Basil and Chive Flavored Homemade Butter
Nope, this is not ice cream. I can't believe it's butter! This recipe is ultra simple; all you need is a food processor and heavy cream. I always make butter whenever I have leftover heavy whipping cream from making desserts (usually from making cake frosting).
The flavored butter can be used as a spread for sandwiches, in pasta or as a garnish for a juicy steak; the possibilities are endless. How you flavor the butter is up to you and what you have in your pantry. I had some sweet basil and garlic chives from my garden. You'll never waste your remaining cream again.
For the more traditional method, check out the tip section.
Yields: 1 cup1 cup heavy whipping cream
4 cups sweet basil leaves
2 tablespoons garlic chives, finely snipped
1 teaspoon garlic powder
1/3 teaspoon green peppercorns, coarsely crushed
1 tablespoon agave nectar
1 tablespoon lemon juice
1/2 teaspoon fleur de sel de Guérande (or regular salt)
Blanch (dip for 15 seconds in boiling water then transfer in an ice bath) the basil, drain, then pat dry on a paper towel. Roughly chop.
Place the heavy cream in a food processor. Use the fastest speed to churn the butter. Pulse until the cream becomes buttery and creamy. Add the rest of the ingredients. Pulse one more time. Transfer to a butter crock (or a ramekin that you seal with plastic wrap) and chill it for at least 30 minutes before using. You can store this in the refrigerator up to 2-3 days.
I used this butter for my croquette sandwich.
Blanching the herbs will help maintain a bright green color.
Adding lemon juice prevents the herb from turning black. I heard on NPR that you could also add a pinch of ascorbic acid to keep herbs green.
I always make extra to vacuum-seal and store in the freezer for future use. Just place the extra in an ice-cube tray and freeze it. Transfer the ice-cubes 3 by 3 into bags with wax paper in between, then vacuum-seal and place back in the freezer. I think it's the best way to keep the same flavor without getting freezer burn. I keep them exactly the same way I would with extra pesto or meat tenderizer for poultry. You can store them up to 3 months.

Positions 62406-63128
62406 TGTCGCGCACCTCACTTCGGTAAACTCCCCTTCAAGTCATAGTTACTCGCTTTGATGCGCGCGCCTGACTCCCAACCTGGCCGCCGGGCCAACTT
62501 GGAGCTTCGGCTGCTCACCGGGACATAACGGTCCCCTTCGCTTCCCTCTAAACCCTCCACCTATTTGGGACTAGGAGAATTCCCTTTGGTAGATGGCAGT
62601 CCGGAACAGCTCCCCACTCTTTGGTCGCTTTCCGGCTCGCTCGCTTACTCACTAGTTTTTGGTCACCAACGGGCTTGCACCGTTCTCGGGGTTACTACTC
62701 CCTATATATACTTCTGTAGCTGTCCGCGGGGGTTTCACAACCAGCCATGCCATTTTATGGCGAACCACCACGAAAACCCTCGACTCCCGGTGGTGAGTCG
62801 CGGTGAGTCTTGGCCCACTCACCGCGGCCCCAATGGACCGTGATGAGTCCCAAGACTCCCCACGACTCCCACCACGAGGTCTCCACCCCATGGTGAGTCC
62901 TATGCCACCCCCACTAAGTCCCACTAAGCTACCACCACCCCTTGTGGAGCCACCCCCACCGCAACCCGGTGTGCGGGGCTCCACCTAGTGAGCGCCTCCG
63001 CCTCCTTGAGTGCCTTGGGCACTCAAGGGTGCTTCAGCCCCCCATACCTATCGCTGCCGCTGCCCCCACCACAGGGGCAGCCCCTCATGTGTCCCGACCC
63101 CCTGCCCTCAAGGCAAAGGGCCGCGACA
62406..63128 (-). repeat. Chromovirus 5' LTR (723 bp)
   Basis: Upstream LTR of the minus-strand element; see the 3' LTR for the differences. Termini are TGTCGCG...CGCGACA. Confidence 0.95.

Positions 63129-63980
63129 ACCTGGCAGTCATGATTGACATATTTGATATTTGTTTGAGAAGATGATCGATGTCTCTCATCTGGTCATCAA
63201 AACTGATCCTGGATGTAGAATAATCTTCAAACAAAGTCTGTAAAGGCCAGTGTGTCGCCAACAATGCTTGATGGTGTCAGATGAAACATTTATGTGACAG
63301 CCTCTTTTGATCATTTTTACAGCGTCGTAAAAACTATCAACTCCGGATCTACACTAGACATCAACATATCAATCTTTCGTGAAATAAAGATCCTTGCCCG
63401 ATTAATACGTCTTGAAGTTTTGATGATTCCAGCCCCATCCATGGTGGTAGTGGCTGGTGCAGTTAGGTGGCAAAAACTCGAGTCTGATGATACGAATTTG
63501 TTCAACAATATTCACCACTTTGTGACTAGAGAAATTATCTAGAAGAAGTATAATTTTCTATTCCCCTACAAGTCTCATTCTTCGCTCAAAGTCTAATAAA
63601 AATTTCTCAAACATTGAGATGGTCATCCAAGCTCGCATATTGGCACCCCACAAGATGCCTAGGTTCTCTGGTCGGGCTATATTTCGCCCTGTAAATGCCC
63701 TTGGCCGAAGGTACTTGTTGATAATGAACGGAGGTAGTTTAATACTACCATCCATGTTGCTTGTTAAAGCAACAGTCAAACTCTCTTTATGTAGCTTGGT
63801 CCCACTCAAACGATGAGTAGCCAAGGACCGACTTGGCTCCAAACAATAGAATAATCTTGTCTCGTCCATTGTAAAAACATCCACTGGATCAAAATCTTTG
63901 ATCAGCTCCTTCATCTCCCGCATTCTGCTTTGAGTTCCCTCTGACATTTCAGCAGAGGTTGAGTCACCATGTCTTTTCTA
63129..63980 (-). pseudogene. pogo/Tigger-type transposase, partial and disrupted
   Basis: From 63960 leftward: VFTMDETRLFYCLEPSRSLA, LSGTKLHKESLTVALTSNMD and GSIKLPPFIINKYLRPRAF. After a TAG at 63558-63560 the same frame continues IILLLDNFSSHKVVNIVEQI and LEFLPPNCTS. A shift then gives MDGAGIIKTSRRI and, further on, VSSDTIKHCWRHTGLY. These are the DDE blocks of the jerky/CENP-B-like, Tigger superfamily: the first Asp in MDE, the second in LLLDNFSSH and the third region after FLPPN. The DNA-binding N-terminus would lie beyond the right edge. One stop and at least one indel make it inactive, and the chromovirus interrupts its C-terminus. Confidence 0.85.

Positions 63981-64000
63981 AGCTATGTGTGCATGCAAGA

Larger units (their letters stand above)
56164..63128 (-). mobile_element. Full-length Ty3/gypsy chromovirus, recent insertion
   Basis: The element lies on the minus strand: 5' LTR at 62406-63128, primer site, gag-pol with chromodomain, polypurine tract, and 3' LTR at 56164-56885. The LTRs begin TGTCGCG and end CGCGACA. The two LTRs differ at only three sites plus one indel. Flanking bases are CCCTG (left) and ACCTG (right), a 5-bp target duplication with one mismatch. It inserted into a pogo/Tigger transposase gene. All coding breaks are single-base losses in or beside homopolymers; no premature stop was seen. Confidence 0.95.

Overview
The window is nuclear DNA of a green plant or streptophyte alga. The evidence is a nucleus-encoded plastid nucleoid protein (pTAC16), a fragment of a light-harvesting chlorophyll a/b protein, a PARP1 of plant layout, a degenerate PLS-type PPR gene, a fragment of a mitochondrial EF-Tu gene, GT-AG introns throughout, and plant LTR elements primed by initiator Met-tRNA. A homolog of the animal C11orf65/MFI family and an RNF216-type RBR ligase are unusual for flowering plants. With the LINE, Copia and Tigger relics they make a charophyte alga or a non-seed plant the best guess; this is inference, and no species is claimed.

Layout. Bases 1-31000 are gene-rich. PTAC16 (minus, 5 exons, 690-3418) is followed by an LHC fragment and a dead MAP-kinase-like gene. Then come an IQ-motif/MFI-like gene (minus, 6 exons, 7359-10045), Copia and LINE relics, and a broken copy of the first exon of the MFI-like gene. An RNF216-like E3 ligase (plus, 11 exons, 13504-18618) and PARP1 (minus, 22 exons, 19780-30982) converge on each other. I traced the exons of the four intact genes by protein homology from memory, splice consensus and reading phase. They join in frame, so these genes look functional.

When I was a kid, I visited a farm in Normandy where I learned how to make real, traditional butter. First, the cream should be raw (without stabilizers) and come from a grass-fed cow. You place a (clean) marble inside a sealable container like a cocktail shaker, and add the chilled heavy cream. - (In the olden days, the cream was placed in a sealed wooden bucket with a built-in centered beater) -. Cover and shake for about 10-20 minutes, until the there is cream forming and the marble is coated with cream as well. Strain the cream through a cheesecloth. Squeeze out as much liquid as possible. The excess liquid is buttermilk to add a complex tang flavor to your dishes (use it for making pancakes, waffles, a cold cucumber soup, Ranch salad dressing or vegenaise which is a vegetarian mayonnaise that I make, I'll post the recipe soon). Wash the butter through tap water until the water is clear to ensure a sweet taste; otherwise it'll turn sour. Press and remove as much liquid as possible. The butter will be naturally yellow and fragrant.Transfer into a butter bell and chill. You can store this butter for up to a week. You'll approximately get half the initial amount. Voilà!Published By: on July 30, 2009.